In fact, a well-known, century-old slogan of the eugenics movement might be mistaken for a Project Prevention flier, allowing for differences in style. “I must drink alcohol to sustain life. Shall I transfer the craving to others?” Before the Nazis spectacularly ruined the reputation of eugenics, the movement had garnered widespread approval in the US, resulting in state laws permitting the forced sterilization of prostitutes, mental patients, criminals, addicts and other stigmatized people.
Opponents also say that the program ignores the potential of these women not only to recover from their addiction but to be good parents—even during their addiction. Typically, Harris doesn’t even bother to pay lip-service to this bleeding-heart sentiment. “What if five years down the line they get clean and they want to have children but they can’t because they were sterilized? Well, to me it’s a gamble. What if they didn’t get off drugs in five years, and in those five years they had five more babies,” she says.
Yet Advocates for Pregnant Women has released a new video claiming that pregnancy can be a motivation for addicted women to seek treatment and recover the full ability to be good mothers. And Sorenson points out that in Britain, there are welfare-state programs that can help addicted parents keep their children. The fact that Project Prevention’s guide for the volunteers who distribute their fliers instructs them to target “AA and NA Meeting Places” suggests that the organization is equally interested in sterilizing recovering and former addicts.
Project Prevention appears to be very well funded, especially given the scope of its work. Harris says that she has never had to fundraise; donations arrive from around the world without being asked. One of her largest longtime donors is the Allegheny Foundation of arch-conservative billionaire Richard Mellon Scaife, dubbed by the Washington Post “the funding father of the right.” Other notable far-right deep pockets include Dr. Laura Schlessinger, the former talk-show host whose homophobia cost her her advertisers, and Jim Woodhill, a Houston venture capitalist and self-proclaimed member of the "Republican Rebel Alliance.”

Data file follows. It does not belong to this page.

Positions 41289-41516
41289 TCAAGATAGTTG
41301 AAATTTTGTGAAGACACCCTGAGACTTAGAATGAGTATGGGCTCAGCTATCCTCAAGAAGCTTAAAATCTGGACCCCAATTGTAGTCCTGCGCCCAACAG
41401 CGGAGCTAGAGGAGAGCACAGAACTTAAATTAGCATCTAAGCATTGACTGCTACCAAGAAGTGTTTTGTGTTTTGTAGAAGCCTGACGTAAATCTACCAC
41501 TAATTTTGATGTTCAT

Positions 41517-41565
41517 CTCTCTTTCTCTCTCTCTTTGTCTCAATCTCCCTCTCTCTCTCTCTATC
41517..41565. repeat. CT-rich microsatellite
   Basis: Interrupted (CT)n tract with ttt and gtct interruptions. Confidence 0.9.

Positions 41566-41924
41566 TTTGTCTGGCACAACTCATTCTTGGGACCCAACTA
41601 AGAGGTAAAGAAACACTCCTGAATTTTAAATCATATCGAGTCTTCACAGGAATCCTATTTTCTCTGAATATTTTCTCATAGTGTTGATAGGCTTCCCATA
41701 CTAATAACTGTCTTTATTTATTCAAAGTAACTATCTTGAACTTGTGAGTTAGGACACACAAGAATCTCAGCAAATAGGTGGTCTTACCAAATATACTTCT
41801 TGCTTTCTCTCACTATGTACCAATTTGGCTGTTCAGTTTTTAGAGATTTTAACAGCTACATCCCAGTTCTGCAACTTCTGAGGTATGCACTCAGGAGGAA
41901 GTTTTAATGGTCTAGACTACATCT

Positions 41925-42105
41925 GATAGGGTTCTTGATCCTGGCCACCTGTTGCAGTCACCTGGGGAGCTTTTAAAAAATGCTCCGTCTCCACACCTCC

Woodhill hired Chris Brand, a British psychologist who was fired from his tenured teaching position at Edinburgh University, to export Project Prevention overseas. Among the claims of a self-proclaimed “race realist” are that blacks are intellectually inferior to whites, that “wanton and criminal females” should be sterilized and that sex with children 12 and over should be legal.
Lynn Paltrow says, “Why would someone like Richard Scaife fund them? To promote disinformation for those who believe that all social problems are about bad individuals and have nothing to do with the social and economic circumstances of their lives.”
The organization has had mixed success in establishing a global footprint; the public outcry in Britain forced the group to decamp for the presumably more welcoming environs of Haiti, which is the world’s poorest nation. In 2010, the organization opened a beachhead in Africa with a new campaign in Kenya targeting women with HIV—on the theory that a child with HIV, like a child exposed to drug addiction, is better off not being born. HIV advocates have attacked the program, pointing out that mother-to-child HIV transmission during childbirth is preventable if the mother can access even temporary antiretroviral treatment, not to mention that the disease is no longer a death sentence—again, if treatment is available.
But rather than help pay for such treatment, Project Prevention offers the women $7 to undergo sterilization or long-term contraception, plus another “$40 American to use as they please.” That’s not even the $300 that drug-addicted women in the US receive, but in Kenya, where average-per-capita GDP is $315, $47 can go a long way.
May 3, 2012